Albania's Troubled Democracy Critics Charge That the Ruling Democratic Party Is Slipping Back toward the Repressive and Arbitrary Policies of the Former Communist Party Leadership That It Replaced
Reese Erlich,, The Christian Science Monitor
ALBANIA'S ruling Democratic Party is turning increasingly authoritarian, diplomats and Albanian critics say.
The criticisms come at a time when the Albanian government is hoping for approval of most-favored-nation trade status from the United States Senate.
Albanians overwhelmingly elected the Democratic Party (DP) last March, sweeping the ex-communist Socialist Party from power. But since then the DP has taken a number of undemocratic steps, critics charge.
* On Aug. 14, the Democrats purged six moderate leaders from their party, calling them "extreme leftists," "deviationists," and "traitors." The party may remove some of the dissidents from their parliamentary seats, although that is not legal under current Albanian law.
* The Socialist Party won a majority of seats in local elections July 26. But local officials have refused to distribute international food aid in some towns where the Socialist Party won, one European diplomat says.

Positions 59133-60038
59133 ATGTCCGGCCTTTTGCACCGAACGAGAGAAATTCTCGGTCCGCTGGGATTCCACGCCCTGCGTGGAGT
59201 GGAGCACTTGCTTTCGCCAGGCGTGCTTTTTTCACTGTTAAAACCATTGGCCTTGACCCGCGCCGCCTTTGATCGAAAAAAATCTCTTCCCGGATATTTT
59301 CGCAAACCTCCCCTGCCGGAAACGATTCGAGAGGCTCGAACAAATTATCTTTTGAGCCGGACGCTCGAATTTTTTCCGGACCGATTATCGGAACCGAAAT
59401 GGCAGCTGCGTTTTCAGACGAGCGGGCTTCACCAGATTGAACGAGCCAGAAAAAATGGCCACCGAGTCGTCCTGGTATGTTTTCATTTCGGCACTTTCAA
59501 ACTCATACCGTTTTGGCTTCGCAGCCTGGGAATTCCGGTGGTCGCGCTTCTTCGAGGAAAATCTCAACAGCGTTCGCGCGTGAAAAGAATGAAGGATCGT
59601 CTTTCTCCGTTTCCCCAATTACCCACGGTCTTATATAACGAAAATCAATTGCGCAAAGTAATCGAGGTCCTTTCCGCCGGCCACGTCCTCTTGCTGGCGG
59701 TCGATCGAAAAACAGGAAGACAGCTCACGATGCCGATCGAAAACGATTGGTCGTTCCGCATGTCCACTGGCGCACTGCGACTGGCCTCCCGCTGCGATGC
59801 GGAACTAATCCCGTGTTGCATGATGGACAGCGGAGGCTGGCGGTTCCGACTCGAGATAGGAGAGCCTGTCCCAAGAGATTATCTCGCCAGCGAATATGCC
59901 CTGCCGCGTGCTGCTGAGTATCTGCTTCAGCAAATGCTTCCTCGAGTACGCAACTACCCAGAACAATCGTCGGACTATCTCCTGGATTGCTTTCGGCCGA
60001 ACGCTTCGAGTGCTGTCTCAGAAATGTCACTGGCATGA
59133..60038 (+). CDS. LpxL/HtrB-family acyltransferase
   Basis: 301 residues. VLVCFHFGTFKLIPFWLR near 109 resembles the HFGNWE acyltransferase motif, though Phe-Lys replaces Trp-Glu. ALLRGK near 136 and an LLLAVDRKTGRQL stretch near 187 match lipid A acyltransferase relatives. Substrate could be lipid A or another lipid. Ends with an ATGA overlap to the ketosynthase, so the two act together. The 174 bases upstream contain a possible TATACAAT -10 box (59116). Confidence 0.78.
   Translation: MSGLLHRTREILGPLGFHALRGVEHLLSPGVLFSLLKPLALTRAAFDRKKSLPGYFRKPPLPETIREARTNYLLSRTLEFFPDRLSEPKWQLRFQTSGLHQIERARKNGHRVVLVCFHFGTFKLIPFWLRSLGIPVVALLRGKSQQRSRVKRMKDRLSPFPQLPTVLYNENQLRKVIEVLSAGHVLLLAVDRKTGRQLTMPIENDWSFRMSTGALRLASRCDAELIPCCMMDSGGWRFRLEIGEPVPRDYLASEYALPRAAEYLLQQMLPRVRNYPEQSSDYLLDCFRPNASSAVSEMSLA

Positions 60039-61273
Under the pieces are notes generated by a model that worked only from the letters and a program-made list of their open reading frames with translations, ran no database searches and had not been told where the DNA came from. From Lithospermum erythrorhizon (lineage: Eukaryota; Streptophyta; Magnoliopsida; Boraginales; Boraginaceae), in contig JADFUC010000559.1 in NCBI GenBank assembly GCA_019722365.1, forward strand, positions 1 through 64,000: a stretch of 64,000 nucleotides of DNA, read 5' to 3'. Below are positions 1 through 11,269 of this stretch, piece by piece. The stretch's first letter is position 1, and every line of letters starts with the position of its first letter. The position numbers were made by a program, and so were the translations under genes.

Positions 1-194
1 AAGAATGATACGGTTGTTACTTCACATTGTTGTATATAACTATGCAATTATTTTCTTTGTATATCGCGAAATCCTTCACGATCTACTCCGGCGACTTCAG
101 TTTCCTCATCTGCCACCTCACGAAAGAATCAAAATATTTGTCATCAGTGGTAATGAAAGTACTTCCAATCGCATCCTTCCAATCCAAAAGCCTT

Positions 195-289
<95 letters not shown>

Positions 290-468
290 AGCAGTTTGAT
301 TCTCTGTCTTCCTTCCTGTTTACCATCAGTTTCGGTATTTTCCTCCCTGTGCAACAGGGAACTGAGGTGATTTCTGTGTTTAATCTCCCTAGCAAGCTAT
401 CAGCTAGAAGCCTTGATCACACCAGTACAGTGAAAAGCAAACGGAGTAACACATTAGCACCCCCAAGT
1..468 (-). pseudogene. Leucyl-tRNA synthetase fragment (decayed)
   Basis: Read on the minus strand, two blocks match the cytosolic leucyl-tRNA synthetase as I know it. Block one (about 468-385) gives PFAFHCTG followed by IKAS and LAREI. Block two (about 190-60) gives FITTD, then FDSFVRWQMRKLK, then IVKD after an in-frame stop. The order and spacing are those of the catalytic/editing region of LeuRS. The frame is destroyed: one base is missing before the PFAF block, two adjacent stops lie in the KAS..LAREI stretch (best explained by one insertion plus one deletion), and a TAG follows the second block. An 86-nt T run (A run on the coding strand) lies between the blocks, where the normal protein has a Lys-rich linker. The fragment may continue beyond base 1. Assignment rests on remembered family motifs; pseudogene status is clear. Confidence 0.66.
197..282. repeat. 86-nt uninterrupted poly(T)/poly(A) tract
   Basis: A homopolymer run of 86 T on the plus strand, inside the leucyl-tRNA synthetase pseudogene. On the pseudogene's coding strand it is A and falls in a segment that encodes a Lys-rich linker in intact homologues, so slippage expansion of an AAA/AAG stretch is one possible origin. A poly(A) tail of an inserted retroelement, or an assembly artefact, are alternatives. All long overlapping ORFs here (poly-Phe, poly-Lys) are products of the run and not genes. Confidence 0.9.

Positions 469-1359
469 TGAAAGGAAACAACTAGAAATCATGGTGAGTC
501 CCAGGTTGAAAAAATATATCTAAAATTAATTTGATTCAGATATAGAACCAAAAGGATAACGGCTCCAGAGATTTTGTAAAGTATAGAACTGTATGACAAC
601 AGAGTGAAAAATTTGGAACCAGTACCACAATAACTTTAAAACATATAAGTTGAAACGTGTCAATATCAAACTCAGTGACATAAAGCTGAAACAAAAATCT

* State enterprises and offices can now fire employees without cause or access to appeal. The government says it must be able to remove communists; opponents call the law arbitrary and undemocratic.
* Police have harassed members of the Socialist Party, arresting and then releasing them a few days later without charge.
Albanian President Sali Berisha strongly denies the charges of authoritarianism. President Berisha, a founder of the DP, says the country has made great strides toward democracy but must be given more time.
Berisha says his critics once "considered dictatorship as democracy," and now confuse democracy with dictatorship.
Albania was ruled for more than 40 years by the repressive regime of Communist Party leader Enver Hoxha. Student demonstrations in December 1990 and growing international pressure forced the Communist government to hold elections and begin the transition to a market economy. The former Communists won the 1991 parliamentary elections, but the political and economic situation deteriorated.
By March of this year, the DP swept 62 percent of the national vote in new parliamentary elections. Many Albanians hoped the DP would stabilize the country politically and revive the failing economy. The DP started companies in an effort to stimulate production.
But many Albanians resented the steep price hikes and voted for the opposition Socialist Party in the July local elections. The Socialists, made up of many former Communists, maintain that they have become a "European social democratic party. …